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The process for setting the London 2012 Games budget has been thorough, the National Audit Office says today, but the level of public funding has increased greatly, and significant areas of uncertainty remain including the finalisation of the design of venues and the intended wider benefits.

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These are the main findings in a new report by the Comptroller and Auditor General which examines the development of the budget for the Games.

At the time of the bid to host the Games the estimated gross cost was just over £4 billion, to be met by £3.4 billion in public funding and an anticipated £700 million from the private sector. The budget announced in March 2007 is now over £9 billion. It includes a number of new costs and provisions which account for much of the increase from the time of the bid, including the Olympic Delivery Authority’s programme management budget, contingency, tax and security.

The budget also includes a £6 billion increase in the public funds required to fund the Games set against a significantly reduced level of anticipated private sector funding (now £165 million). Over £1 billion of this increased funding is to meet the Games’ potential tax costs and would therefore flow back to the Exchequer. Today’s report states that the revised funding package is sufficient to cover the estimated costs of the Games, with the important proviso that the assumptions on which the budget is based hold good.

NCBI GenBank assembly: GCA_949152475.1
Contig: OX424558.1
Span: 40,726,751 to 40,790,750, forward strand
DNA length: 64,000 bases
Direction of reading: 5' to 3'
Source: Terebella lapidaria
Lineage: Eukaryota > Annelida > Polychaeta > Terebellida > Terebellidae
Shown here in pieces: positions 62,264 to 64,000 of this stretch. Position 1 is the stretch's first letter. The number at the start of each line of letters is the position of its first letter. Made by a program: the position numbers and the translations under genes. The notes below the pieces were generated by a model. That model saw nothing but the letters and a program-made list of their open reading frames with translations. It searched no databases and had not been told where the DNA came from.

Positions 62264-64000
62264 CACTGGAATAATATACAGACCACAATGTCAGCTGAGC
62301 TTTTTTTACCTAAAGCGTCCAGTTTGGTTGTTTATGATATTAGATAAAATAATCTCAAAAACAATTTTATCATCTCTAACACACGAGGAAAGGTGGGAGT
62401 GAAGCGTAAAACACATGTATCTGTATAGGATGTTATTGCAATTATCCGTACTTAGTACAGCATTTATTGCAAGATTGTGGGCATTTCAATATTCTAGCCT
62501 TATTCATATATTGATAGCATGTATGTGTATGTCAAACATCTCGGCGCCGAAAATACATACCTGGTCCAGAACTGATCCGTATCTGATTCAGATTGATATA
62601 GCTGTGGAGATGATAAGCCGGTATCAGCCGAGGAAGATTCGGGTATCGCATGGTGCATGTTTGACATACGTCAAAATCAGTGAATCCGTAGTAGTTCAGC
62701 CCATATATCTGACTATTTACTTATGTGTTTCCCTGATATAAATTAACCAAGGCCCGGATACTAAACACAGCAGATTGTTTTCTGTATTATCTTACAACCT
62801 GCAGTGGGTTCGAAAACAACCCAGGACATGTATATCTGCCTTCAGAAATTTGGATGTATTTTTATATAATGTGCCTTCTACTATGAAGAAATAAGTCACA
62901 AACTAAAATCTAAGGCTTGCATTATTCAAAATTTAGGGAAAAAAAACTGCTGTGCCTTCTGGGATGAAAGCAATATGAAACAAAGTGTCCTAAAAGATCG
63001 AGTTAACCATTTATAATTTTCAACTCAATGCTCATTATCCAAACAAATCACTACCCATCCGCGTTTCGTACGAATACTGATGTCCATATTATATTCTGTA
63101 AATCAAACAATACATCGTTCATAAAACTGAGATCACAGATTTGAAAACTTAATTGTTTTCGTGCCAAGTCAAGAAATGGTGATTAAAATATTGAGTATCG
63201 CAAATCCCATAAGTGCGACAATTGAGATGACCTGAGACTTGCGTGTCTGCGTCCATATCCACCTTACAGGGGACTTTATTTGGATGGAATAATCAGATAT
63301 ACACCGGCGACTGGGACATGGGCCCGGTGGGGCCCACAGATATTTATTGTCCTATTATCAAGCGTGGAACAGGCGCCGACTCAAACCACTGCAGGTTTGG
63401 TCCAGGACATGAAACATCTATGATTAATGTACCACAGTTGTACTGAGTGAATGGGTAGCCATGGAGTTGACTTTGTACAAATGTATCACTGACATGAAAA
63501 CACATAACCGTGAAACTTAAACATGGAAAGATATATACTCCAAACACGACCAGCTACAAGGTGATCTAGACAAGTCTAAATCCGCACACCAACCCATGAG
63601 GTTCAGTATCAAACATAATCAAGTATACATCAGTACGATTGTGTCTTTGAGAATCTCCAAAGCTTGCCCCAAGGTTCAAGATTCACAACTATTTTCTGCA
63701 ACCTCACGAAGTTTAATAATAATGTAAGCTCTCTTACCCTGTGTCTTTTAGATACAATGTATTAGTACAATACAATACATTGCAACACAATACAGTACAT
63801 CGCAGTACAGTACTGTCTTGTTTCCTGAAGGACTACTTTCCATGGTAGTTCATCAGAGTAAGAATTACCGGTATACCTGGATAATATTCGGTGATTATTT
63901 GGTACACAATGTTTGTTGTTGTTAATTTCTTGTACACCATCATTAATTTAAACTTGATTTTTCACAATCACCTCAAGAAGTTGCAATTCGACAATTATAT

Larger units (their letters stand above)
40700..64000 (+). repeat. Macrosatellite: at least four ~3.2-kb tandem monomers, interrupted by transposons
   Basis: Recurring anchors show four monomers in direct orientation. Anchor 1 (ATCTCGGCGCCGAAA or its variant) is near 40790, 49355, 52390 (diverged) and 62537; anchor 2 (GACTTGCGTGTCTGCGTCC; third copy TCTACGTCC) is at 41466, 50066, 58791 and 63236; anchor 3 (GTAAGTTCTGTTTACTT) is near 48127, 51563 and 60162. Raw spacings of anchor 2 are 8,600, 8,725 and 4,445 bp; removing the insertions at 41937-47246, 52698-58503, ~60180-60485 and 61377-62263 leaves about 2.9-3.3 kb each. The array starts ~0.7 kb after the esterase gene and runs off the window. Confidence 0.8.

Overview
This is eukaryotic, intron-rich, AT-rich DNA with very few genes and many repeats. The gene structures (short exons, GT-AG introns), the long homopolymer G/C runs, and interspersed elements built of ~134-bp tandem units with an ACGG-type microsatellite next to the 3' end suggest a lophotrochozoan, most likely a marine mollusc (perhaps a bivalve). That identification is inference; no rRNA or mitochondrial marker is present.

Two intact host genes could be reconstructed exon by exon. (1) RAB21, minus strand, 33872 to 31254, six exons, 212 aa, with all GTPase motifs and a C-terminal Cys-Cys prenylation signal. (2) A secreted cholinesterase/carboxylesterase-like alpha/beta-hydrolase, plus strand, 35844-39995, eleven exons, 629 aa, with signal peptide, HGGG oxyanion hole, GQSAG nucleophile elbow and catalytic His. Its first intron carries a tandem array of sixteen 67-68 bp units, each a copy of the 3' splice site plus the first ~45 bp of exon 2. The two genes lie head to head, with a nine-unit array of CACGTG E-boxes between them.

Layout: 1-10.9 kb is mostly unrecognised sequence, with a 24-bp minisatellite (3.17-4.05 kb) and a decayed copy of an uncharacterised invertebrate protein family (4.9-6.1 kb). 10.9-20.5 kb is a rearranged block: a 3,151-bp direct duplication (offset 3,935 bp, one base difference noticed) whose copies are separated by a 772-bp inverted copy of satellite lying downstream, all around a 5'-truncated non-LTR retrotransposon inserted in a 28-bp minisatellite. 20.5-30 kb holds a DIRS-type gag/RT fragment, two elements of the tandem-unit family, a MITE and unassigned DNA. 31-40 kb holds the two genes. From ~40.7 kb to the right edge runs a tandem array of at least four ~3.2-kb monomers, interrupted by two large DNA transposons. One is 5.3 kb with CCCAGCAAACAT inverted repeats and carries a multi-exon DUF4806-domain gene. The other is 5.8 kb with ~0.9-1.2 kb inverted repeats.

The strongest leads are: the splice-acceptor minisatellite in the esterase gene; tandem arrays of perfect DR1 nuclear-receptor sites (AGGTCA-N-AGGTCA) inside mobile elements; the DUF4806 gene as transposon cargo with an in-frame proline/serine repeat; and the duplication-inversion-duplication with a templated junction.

The report found that the budget process followed since London was chosen to host the Games has been thorough, and the judgements and assumptions made by the Department for Culture Media and Sport have been informed by detailed analysis and expert advice. There are, however, remaining areas of uncertainty including design specifications which have not yet been finalised, the impact of construction price inflation and how potential suppliers will respond to invitations to bid for work. The degree of uncertainty is reflected in the high level of contingency (£2.7 billion) which has been provided.

"The Olympic Games is now on a firmer financial footing thanks to the budget announced in March 2007. This should help all those involved in delivering the Games to move forward with greater confidence.

"However a budget is just that - a budget not a target. The Department must still work to contain funding and achieve value for money, and should make clear what will be delivered for the public’s money. There will be a need for clear and quick decision making on funding, effective commercial arrangements with suppliers, and finalisation of designs and legacy plans."

The report makes recommendations to manage risk in relation to the budget. Those which require immediate action are:

Sir John Bourn, head of the NAO


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